2. What are the fund management fees and entry charges and exit charges? The costs affect the overall performance of your investment. Remember, the portfolio consists of equity mutual fund schemes which charge an expense ratio as well. You would not want to pay for a PMS scheme which would eat away into your returns, investing only in equity mutual fund schemes would work out to be a better option then.
3. Which equity schemes would be eligible for BOOM? This is crucial. There are many performing mutual fund schemes and the portfolio manager should have a diverse portfolio of top performing equity schemes.
Though past performance is not an indicator of future returns, it does give some insight and a certain level of confidence before investing to know how the strategy has performed. There have been a few equity mutual fund schemes which have done better than the Nifty index in the last 10 years. Whether the PMS scheme has done better than these or worse, we do not know. No aggregate data of PMS performance is available.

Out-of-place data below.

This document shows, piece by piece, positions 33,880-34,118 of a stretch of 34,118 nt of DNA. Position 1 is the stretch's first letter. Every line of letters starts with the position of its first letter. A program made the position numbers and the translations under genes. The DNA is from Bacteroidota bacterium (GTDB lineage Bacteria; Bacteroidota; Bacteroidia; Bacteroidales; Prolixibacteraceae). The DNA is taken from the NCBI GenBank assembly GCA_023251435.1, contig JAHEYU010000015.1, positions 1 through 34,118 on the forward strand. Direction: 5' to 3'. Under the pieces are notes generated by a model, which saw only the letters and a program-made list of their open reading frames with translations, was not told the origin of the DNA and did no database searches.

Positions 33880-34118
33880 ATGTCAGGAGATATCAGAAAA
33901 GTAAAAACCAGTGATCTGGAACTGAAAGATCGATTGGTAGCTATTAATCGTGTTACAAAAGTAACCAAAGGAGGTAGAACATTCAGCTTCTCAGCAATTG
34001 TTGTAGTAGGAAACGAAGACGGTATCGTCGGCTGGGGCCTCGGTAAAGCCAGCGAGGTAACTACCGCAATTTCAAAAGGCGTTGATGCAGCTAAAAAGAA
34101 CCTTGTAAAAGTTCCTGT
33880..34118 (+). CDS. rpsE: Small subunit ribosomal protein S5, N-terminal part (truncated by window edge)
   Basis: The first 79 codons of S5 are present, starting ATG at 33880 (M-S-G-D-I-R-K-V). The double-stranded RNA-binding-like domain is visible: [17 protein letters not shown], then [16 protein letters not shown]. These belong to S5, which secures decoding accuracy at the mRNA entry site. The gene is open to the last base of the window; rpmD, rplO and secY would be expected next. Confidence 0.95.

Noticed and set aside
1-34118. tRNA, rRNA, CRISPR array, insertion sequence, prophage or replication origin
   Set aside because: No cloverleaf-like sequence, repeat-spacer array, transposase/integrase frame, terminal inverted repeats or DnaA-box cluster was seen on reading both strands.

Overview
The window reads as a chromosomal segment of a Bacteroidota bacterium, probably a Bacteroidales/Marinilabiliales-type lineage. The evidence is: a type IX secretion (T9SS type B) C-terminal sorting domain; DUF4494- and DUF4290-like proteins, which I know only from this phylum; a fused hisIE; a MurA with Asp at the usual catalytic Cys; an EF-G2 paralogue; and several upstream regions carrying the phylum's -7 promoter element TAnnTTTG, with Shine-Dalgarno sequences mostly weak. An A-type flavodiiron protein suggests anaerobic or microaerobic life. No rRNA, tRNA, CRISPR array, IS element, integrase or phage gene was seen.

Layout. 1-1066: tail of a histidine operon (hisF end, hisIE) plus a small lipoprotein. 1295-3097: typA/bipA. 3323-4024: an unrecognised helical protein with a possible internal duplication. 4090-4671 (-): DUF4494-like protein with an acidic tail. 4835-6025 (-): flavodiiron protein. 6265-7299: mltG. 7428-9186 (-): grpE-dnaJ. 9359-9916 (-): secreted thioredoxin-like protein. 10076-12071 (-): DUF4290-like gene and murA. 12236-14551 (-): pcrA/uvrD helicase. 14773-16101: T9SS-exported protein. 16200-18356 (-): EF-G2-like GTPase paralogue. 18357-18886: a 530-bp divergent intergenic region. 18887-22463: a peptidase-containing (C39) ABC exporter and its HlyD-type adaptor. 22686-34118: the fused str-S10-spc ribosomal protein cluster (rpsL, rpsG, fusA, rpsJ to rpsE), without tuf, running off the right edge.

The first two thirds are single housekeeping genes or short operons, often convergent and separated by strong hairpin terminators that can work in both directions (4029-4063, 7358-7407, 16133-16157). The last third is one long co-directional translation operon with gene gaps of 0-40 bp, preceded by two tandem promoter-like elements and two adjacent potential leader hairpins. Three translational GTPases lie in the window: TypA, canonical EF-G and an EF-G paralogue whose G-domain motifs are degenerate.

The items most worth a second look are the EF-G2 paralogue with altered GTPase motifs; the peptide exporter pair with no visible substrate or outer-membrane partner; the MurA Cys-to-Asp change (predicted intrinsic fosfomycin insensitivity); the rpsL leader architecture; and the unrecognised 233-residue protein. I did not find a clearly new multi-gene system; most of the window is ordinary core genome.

Edelweiss mentions that the scheme is an ideal vehicle for an existing equity mutual fund investor who has a three to five years investment horizon. Experienced investors would know how volatile the market can be over the short-term, how the strategy has worked to negotiate the volatile movements of the market in three to five-year periods of the past is essential.
Performance details and management fees are essential for an investor to check and know whether to invest in a scheme or not.
Moneylife contacted the company in order to get the details of the performance during back testing, but no information was received at the time of writing this report.
To read more on mutual funds news and Moneylife analysis, click here.